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13h
revised History of '-itute' suffix?
added 8 characters in body
13h
comment History of '-itute' suffix?
@Mitch Most of them were taken straight from Latin during the English Renaissance.
1d
revised History of '-itute' suffix?
added 2 characters in body
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revised History of '-itute' suffix?
added 143 characters in body
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comment History of '-itute' suffix?
I agree. I suppose one could to correct the question, or point out misconceptions in the question in the answer. I chose the second path. :)
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revised History of '-itute' suffix?
added 301 characters in body
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comment History of '-itute' suffix?
I'm saying that statuere is a root, not a suffix. The words given originally came from latin words that modified the root word with prefixes, which have taken new meanings.
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revised History of '-itute' suffix?
added 645 characters in body
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answered History of '-itute' suffix?
Aug
12
awarded  Nice Answer
Jun
24
comment Suffix comparing more than 2 items composed of only 2 degrees of importance?
@TusharRaj In common usage, the superlative is often used even if there are only two items to compare. People refer to the youngest child even if there are only two offspring.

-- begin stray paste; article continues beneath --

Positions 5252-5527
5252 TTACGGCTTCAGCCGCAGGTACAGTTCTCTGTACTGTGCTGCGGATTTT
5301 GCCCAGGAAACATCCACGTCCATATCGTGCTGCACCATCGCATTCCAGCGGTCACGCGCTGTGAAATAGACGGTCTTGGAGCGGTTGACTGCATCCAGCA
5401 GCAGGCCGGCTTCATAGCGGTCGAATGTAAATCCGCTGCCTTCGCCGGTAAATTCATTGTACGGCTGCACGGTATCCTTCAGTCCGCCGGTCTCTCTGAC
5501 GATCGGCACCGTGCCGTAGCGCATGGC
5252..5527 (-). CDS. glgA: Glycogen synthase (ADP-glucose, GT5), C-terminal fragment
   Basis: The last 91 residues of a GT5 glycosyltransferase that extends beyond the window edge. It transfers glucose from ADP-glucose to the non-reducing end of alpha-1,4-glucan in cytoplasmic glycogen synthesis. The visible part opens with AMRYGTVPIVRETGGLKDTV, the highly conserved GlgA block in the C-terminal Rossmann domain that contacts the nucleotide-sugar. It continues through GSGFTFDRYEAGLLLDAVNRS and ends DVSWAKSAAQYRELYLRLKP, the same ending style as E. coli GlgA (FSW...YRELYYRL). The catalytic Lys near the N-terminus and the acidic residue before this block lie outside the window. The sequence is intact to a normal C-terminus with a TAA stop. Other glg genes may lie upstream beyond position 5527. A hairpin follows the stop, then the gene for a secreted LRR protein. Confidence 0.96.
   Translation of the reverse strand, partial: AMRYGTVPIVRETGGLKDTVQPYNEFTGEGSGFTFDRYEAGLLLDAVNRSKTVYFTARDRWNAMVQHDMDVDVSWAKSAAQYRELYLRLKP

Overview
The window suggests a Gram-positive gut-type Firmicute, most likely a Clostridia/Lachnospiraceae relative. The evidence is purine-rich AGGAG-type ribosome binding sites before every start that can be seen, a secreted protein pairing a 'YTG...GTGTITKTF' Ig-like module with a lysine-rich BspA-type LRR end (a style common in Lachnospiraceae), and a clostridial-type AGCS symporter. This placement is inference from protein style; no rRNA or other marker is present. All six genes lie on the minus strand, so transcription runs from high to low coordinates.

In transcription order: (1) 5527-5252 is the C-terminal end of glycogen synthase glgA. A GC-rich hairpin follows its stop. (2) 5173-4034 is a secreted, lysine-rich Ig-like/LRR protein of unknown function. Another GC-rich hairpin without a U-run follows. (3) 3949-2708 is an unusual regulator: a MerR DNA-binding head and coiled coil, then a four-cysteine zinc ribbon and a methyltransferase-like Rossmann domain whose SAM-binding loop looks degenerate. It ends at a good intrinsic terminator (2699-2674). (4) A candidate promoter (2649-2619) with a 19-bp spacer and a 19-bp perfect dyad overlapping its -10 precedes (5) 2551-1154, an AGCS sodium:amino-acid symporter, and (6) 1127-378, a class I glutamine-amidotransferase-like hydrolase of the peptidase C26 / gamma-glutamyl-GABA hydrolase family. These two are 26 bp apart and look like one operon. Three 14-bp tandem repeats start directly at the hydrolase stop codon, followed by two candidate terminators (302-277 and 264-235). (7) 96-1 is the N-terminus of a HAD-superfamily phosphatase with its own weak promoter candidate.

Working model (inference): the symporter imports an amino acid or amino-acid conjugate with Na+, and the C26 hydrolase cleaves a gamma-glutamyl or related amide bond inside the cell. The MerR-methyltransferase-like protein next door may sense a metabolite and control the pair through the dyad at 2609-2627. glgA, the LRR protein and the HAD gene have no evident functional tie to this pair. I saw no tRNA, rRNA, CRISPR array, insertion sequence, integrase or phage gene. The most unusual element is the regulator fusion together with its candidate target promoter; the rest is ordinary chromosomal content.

Jun
24
comment Suffix comparing more than 2 items composed of only 2 degrees of importance?
Related: english.stackexchange.com/questions/159297/… (duplicate?)
Jun
24
comment Suffix comparing more than 2 items composed of only 2 degrees of importance?
@Andrew In my opinion, you are overthinking it. Both would be equally valid.
Jun
24
comment Why people pronounce “penetrative” with two stresses?
Hmm. Like bib, I should have said it was /ˌɪnkəˈrɛkt/
Jun
24
comment Why people pronounce “penetrative” with two stresses?
Your assumption (most English words are supposed to be pronounced with one stress only) is incorrect.
Jun
24
revised Verb tenses and types
added 6 characters in body
Jun
24
reviewed Approve Verb tenses and types
Jun
16
comment How did phobia ever come to mean hatred?
@Lars Oh, I understand the confusion now. That sentence was meant to clarify the sort of religious people not classified as homophobic. I don't agree with the implied premise of the statement in context: that people are classified as homophobic just because they are morally opposed to homosexuality.
Jun
16
comment Term for Subversive, Passive-Aggressive Insults (In which the insulter has plausible deniability, concerning any actual effort at offense)
You used the term backhanded compliment in describing your question. What's wrong with that?
Jun
16
comment How did phobia ever come to mean hatred?
Thank you for proving that a good answer doesn't need to drag politics or opinion into it.